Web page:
Doug Magee: The Five Books/Movies That Changed My Life

I was a good kid, did what I was told, became an Eagle Scout, got good grades, went to a good college and was on my way to a career in the Presbyterian ministry. Now, decades later, I find myself writing novels about bad people, spending days on end inside the heads of the sick and the twisted. Hmm. How did that come about? The following books and movies might just be the culprits.

The Hardy Boys. Those clean cut brothers Frank and Joe hooked me at first because they were male siblings who had a good relationship with their detective father and I was a brotherless and fatherless kid. But I see now that the more subtle reason I went through the series was that they often had to transgress certain rules in order to solve their mysteries. Sometimes, the books said to me, it’s okay to be not so squeaky clean.

Tom Jones. Not the singer but the novel by Henry Fielding and the Tony Richardson film made from it. Actually, I saw the movie before I read the book and I wrote a paper based on the movie when the assignment was to read the book. So, my slide into badness might have begun with that bit of cheating. But the novel itself, which I now read every couple of years or so, is practically a blueprint for a way to lure a good kid to the dark side. Tom is probably the most lovable rogue in all of literature. And Albert Finney as Tom is one of the all-time delights of cinema.

D.H. Lawrence. The much maligned Lawrence literally led me from my path to the ministry when I read him in college and decided to switch from a religion major to English. I did my senior thesis on three of his novels, including Lady Chatterley, and absorbed most of all his belief in sex as mysterious union. I was young and horny and his quasi-religious rutting was a revelation. I’ve tried to re-read the novels recently but find the prose way too purplish and the mysticism laughable. But that’s the way we often see our youth, isn’t it, purplish and laughable?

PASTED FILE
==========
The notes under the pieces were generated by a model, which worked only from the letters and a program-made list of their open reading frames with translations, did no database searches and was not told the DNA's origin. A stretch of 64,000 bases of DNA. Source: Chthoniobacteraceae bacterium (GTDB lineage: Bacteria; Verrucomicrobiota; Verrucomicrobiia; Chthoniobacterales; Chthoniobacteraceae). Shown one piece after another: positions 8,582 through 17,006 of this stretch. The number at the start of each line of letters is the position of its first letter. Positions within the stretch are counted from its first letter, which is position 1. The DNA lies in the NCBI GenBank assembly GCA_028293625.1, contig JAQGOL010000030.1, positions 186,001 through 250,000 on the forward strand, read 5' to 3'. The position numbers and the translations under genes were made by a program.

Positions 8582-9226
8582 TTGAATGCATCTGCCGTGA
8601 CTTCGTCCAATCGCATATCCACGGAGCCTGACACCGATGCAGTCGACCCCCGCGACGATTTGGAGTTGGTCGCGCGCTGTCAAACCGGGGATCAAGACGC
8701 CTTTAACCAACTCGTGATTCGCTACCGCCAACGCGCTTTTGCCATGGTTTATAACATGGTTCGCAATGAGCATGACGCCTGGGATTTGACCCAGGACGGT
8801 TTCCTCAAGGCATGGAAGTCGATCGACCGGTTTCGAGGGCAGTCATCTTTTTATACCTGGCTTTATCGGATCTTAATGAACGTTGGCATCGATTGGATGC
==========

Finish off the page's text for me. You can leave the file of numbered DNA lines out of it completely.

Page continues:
Aguirre, The Wrath of God. Werner Herzog’s amazing piece of filmmaking took me fully to the dark side and enticed me to begin my own trip into screenwriting and filmmaking. Klaus Kinski’s madman conquistador is imprinted somewhere just behind my eyeballs and can’t be erased. The film is both a specific recreation of a ghastly journey and a stunning
allegory of the cost of follies such as the Iraq war.

The Simple Art of Murder. I wasn’t all that well read in the genre when I published my first novel of suspense. So I ran through Raymond Chandler only recently. I am completely hooked now and have trouble reading anyone else. His essay on the genre novel as well as literature itself is terrific therapy when things at the keyboard aren’t going all that well. He makes me feel good about wallowing in the dark side and simultaneously makes me feel as if I haven’t changed a bit.

Doug
Doug Magee is a writer, photographer, and filmmaker living in New York’s East Harlem. He is a graduate of Amherst College and Union Theological Seminary. He has had a decidedly checkered career.

Doug worked as a freelance photojournalist for a number of years and was published in many major magazines and newspapers, including a New York Times front page photo of violence in Portugal.He is the author of SLOW COMING DARK, a book of interviews with death row inmates, and WHAT MURDER LEAVES BEHIND, profiles of families of murder victims. In addition, he has written three children’s books. His films include the HBO movie SOMEBODY HAS TO SHOOT THE PICTURE and the Showtime movie BEYOND THE CALL.

He is married to Mary Hedahl, the director of development at Human Rights First. The eldest of his three sons, Tim Magee, an associate professor at Westchester Community College, is married to Julie Tant Magee and they are the parents of William and Natalie. Joey Magee is in his first year at Oberlin College. Jackson Magee is a junior at Bard High School Early College. All three sons are left handed.

Doug is passionately opposed to state-sanctioned killing and hopes to see this archaic punishment abolished in his lifetime.

NEVER WAVE GOODBYE, his first novel, was published in June 2010. His second novel, DARKNESS ALL AROUND, was published in October, 2011, and came out in paperback on June 19, 2012.